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Commander-in-Chief of the Forces

 

Commander-in-Chief of the Forces

The Commander-in-Chief of the Forces, or just the Commander-in-Chief (C-in-C), was the professional head of the English Army from 1660 to 1707 (the English Army, founded in 1660, was succeeded in 1707 by the new British Army, incorporating existing Scottish regiments) and of the British Army from 1707 until 1904 (the office was replaced in 1904 by the Chief of the General Staff.)

From the passing of the War Office Act 1870, as part of the Cardwell reforms, the C-in-C was made subordinate to the Secretary of State for War.

In most instances, Commanders-in-Chief of the Forces were not cabinet members. Instead, the British Army was represented variously in government by the Paymaster of the Forces (Paymaster-General), Master-General of the Ordnance, Secretary at War, Secretary of State for War and the Colonies, Secretary of State for War, and from 1964, together with the other services, by the Secretary of State for Defence.

Contents

  • Officeholders 1
    • General-in-Chief Command (1660–1793) 1.1
    • Commander-in-Chief (1793–1904) 1.2
  • References 2
  • Sources 3
  • External links 4

Officeholders

General-in-Chief Command (1660–1793)

Rank Name Image In office Reference
General George Monck, 1st Duke of Albemarle 3 August 1660 – 3 January 1670 [1]
Vacant 3 January 1670 – 30 March 1674
General James Scott, 1st Duke of Monmouth 30 March 1674 – 1 December 1679 [2]
Vacant 1 December 1679 – 3 June 1690
General John Churchill, 1st Earl of Marlborough 3 June 1690 – 30 April 1691 [3]
General Meinhardt Schomberg, 3rd Duke of
Schomberg
30 April 1691 – 1691 [4]
Vacant 1691 – 24 April 1702
General John Churchill, 1st Earl of Marlborough 24 April 1702 – 1708 [3]
Vacant 1708 – 1 January 1711
General James Butler, 2nd Duke of Ormonde 1 January 1711 – 1714 [5]
Vacant 1714 – 1 January 1744
Field Marshal John Dalrymple, 2nd Earl of Stair 1 January 1744 – 1744 [6]
Field Marshal George Wade 1744 – 1745 [7]
Vacant 1745 – 1745
General Prince William, Duke of Cumberland 1745 – 24 October 1757 [8]
Field Marshal John Ligonier, 1st Earl Ligonier 24 October 1757 – 1759 [9]
Vacant 1759 – 13 August 1766
General John Manners, Marquess of Granby 13 August 1766 – 1769 [10]
Vacant 1769 – 19 March 1778
Field Marshal Jeffery Amherst, 1st Baron Amherst 19 March 1778 – 29 March 1782 [11]
Field Marshal Henry Seymour Conway 29 March 1782 – 21 January 1793 [12]

Commander-in-Chief (1793–1904)

Rank Name Image In office Reference
Field Marshal Jeffery Amherst, 1st Lord Amherst 1793 – 1795 [13]
Field Marshal Prince Frederick, Duke of York 1795 – 1809 [14]
General Sir David Dundas 1809 – 1811 [15]
Field Marshal Prince Frederick, Duke of York 29 May 1811 – 22 January 1827 [16]
Field Marshal Arthur Wellesley, 1st Duke of Wellington 22 January 1827 – 22 January 1828 [17]
General Rowland Hill, 1st Lord Hill 22 January 1828 – 15 August 1842 [18]
Field Marshal Arthur Wellesley, 1st Duke of Wellington 15 August 1842 – 14 September 1852 [19]
Field Marshal Henry Hardinge, 1st Viscount Hardinge 28 September 1852 – 5 July 1856 [20]
Field Marshal Prince George, Duke of Cambridge 5 July 1856 – 1 November 1895 [21]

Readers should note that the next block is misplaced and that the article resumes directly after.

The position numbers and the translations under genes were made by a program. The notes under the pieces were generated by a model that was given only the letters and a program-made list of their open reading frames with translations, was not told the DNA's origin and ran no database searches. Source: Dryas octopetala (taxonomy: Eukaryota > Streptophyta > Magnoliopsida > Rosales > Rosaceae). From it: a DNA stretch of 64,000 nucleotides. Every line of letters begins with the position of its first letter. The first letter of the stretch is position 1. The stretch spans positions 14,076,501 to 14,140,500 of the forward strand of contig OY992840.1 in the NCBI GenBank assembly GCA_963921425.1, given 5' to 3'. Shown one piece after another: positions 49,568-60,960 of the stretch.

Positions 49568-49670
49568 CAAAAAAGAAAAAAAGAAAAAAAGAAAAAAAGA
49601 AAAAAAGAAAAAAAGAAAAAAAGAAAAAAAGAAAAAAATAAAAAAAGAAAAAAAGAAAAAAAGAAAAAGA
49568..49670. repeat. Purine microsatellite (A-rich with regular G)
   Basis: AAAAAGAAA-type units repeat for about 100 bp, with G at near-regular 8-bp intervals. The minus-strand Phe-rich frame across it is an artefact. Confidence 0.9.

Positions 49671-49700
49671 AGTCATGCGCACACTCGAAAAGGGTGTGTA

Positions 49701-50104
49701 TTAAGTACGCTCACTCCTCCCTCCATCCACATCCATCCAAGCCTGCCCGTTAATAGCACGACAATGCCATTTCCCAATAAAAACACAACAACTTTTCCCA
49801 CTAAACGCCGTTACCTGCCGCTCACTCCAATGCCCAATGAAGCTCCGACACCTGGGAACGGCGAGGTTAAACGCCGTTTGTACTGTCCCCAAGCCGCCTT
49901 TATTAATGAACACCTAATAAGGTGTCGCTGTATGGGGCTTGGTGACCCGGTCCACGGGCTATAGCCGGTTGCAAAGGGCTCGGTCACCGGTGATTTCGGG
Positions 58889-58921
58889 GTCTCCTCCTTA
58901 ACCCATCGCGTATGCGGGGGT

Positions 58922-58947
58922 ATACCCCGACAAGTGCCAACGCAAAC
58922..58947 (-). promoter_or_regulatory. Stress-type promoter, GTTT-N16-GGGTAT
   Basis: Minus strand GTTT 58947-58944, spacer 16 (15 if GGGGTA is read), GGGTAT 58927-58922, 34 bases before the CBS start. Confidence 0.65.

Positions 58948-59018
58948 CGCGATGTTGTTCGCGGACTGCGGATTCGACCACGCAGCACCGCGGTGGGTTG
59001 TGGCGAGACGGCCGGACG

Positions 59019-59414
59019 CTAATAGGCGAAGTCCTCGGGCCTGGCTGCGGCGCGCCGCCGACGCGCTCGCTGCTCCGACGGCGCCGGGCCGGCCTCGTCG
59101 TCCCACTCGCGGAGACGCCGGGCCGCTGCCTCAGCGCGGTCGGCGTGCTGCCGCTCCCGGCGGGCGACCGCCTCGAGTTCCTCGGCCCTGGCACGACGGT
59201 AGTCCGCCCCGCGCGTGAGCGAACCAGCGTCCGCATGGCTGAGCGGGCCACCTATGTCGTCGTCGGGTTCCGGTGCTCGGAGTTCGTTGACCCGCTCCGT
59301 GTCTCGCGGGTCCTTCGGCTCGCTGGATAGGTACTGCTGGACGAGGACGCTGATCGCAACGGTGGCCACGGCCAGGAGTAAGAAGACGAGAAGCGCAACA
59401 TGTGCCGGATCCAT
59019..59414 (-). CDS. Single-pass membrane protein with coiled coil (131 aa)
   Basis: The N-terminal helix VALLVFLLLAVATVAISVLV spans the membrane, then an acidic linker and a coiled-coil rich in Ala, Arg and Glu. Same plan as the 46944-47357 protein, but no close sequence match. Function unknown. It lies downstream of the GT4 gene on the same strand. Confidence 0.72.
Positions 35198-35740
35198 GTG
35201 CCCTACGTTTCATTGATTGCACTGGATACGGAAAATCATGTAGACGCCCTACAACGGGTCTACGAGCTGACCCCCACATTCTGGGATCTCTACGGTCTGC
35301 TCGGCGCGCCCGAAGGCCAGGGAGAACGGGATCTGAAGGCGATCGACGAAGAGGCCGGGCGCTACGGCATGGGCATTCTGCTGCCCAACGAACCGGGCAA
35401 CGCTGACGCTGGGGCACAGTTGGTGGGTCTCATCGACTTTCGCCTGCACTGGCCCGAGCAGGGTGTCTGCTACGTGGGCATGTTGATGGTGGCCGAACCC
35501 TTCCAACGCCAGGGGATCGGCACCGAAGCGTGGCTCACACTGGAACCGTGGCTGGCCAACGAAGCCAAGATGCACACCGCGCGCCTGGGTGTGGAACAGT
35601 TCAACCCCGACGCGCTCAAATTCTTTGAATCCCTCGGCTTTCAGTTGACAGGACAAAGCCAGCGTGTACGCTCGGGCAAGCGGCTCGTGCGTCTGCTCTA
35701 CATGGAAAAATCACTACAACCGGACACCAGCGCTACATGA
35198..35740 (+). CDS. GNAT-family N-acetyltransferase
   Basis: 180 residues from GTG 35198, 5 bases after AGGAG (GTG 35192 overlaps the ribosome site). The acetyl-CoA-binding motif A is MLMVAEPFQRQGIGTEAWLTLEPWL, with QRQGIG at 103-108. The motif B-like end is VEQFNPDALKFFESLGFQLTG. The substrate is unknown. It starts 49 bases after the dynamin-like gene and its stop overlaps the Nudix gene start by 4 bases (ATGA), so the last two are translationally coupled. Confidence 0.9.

Field Marshal Garnet Wolseley, 1st Viscount Wolseley 1 November 1895 – 3 January 1901 [22]
Field Marshal Frederick Roberts, 1st Earl Roberts 3 January 1901 – 12 February 1904 [23]

References

  1. ^ "George Monk". Oxford Dictionary of National Biography. Retrieved 21 January 2014. 
  2. ^ "James Scott, 1st Duke of Monmouth". Oxford Dictionary of National Biography. Retrieved 21 January 2014. 
  3. ^ a b "John Churchill, 1st Duke of Marlborough". Oxford Dictionary of National Biography. Retrieved 21 January 2014. 
  4. ^ "Meinhardt Schomberg, 3rd Duke of Schomberg". Oxford Dictionary of National Biography. Retrieved 21 January 2014. 
  5. ^ The London Gazette: no. 4948. p. 1. 3 January 1711. Retrieved 21 January 2014.
  6. ^ "John Dalrymple, 2nd Earl of Stair". Oxford Dictionary of National Biography. Retrieved 21 January 2014. 
  7. ^ Heathcote, p. 286
  8. ^ "Prince William, Duke of Cumberland". Oxford Dictionary of National Biography. Retrieved 21 January 2014. 
  9. ^ Heathcote, p. 203
  10. ^ "John Manners, Marquess of Granby". Oxford Dictionary of National Biography. Retrieved 21 January 2014. 
  11. ^ Heathcote, p.25
  12. ^ Heathcote, p.94
  13. ^ "Jeffery Amherst, 1st Baron Amherst". Oxford Dictionary of National Biography. Retrieved 21 January 2014. 
  14. ^ Glover, (1973), p.128
  15. ^ "Sir David Dundas". Oxford Dictionary of National Biography. Retrieved 21 January 2014. 
  16. ^ The London Gazette: no. 16487. p. 940. 21 May 1811. Retrieved 21 January 2014.
  17. ^ The London Gazette: no. 18327. p. 153. 23 January 1827. Retrieved 21 January 2014.
  18. ^ "Rowland Hill". Oxford Dictionary of National Biography. Retrieved 21 January 2014. 
  19. ^ The London Gazette: no. 20130. p. 2217. 16 August 1842. Retrieved 21 January 2014.
  20. ^ The London Gazette: no. 21362. p. 2573. 28 September 1852. Retrieved 21 January 2014.
  21. ^ Heathcote, p. 142
  22. ^ The London Gazette: no. 26676. p. 5923. 1 November 1895. Retrieved 21 January 2014.
  23. ^ The London Gazette: no. 27263. p. 83. 4 January 1901. Retrieved 21 January 2014.

Sources

  • Glover, Richard (1963). Peninsular Preparation: The Reform of the British Army 1795–1809. Cambridge University Press. 
  • Heathcote, Tony (1999). The British Field Marshals 1736–1997. Pen & Sword Books Ltd.  

External links

  • Regiments.org
  • Everything
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